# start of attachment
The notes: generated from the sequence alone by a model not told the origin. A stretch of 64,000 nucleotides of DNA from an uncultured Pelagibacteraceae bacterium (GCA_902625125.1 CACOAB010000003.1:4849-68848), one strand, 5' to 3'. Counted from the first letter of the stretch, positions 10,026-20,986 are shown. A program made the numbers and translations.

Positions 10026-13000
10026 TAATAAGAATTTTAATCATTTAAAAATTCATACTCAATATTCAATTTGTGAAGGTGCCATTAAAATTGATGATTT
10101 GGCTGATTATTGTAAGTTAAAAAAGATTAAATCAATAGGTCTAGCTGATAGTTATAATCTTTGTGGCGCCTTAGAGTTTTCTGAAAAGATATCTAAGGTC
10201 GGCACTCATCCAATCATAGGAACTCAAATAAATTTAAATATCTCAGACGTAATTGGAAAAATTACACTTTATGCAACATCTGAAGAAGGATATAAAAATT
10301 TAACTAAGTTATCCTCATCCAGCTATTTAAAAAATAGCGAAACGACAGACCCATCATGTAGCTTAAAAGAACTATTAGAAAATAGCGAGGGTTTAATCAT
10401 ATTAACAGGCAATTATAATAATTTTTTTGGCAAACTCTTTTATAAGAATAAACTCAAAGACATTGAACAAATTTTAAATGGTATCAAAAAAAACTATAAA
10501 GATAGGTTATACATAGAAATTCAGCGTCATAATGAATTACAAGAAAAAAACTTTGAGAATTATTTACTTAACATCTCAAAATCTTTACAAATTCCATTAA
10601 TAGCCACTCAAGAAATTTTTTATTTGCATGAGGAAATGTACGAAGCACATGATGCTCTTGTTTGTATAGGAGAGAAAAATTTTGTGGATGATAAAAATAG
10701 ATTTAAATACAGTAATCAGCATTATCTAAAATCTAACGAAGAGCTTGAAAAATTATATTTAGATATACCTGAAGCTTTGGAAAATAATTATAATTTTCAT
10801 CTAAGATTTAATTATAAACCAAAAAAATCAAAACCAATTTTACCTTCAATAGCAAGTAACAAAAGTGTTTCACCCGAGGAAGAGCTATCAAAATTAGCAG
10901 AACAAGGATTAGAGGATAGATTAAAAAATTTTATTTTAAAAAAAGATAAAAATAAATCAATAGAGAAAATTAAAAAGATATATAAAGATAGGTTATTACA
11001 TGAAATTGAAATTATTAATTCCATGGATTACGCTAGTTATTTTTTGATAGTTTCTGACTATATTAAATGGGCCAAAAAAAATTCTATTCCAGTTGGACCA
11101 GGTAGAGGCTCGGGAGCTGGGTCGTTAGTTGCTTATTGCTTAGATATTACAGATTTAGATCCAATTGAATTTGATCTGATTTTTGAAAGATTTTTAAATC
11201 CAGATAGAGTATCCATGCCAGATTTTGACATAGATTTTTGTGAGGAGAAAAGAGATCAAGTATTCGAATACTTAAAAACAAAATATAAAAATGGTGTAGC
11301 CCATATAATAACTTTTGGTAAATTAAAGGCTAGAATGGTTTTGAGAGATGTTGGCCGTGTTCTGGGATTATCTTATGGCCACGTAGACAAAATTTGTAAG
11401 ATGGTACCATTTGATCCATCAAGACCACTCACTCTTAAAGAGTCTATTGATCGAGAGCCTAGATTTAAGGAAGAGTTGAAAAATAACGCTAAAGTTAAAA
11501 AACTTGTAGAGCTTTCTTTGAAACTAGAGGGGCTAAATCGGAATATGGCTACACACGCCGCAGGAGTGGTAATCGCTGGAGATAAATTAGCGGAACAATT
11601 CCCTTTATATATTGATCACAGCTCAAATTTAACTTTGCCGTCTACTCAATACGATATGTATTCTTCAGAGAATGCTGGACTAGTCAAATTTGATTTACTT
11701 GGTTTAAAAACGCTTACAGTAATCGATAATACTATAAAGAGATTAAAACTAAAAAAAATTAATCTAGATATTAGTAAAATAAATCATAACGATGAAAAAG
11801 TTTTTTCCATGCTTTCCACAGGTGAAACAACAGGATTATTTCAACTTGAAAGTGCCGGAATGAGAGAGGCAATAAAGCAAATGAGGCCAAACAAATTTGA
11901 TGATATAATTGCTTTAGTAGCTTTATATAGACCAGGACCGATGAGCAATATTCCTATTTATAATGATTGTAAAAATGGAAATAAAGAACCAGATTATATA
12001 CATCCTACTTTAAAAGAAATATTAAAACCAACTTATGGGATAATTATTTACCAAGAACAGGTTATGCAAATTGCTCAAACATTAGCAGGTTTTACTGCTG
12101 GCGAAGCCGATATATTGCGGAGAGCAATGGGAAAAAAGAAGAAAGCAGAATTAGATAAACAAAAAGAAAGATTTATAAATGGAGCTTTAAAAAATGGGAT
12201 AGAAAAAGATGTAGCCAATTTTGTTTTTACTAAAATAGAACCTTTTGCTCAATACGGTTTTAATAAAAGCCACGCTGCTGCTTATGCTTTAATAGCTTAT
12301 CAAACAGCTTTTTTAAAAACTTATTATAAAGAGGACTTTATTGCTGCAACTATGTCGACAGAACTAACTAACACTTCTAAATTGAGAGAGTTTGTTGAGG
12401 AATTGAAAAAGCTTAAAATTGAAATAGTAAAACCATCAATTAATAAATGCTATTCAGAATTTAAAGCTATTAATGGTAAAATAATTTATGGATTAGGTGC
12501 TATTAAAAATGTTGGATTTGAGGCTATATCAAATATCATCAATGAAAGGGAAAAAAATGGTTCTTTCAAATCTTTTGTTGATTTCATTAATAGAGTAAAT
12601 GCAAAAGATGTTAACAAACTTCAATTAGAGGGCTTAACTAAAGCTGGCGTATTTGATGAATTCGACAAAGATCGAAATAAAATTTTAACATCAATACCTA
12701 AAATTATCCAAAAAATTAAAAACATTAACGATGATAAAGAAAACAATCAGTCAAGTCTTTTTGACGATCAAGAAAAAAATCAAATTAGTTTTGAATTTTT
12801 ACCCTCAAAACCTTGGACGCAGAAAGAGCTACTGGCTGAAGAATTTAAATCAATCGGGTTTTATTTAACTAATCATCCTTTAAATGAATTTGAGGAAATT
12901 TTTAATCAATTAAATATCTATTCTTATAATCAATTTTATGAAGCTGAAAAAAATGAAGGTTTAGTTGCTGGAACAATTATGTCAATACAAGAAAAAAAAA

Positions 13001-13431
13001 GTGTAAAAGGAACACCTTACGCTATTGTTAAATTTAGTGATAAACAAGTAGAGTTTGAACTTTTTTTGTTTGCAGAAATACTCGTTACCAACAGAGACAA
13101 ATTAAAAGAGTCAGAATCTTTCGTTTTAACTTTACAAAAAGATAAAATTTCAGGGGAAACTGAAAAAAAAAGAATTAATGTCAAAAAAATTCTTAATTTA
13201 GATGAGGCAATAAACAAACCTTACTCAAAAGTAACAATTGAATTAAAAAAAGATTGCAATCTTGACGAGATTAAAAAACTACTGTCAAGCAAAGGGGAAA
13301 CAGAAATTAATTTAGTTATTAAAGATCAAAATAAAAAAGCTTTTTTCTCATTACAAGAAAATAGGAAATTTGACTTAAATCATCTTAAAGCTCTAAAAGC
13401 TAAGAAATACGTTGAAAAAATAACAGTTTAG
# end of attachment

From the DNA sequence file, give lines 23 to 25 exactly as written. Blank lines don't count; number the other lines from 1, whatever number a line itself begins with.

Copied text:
12001 CATCCTACTTTAAAAGAAATATTAAAACCAACTTATGGGATAATTATTTACCAAGAACAGGTTATGCAAATTGCTCAAACATTAGCAGGTTTTACTGCTG
12101 GCGAAGCCGATATATTGCGGAGAGCAATGGGAAAAAAGAAGAAAGCAGAATTAGATAAACAAAAAGAAAGATTTATAAATGGAGCTTTAAAAAATGGGAT
12201 AGAAAAAGATGTAGCCAATTTTGTTTTTACTAAAATAGAACCTTTTGCTCAATACGGTTTTAATAAAAGCCACGCTGCTGCTTATGCTTTAATAGCTTAT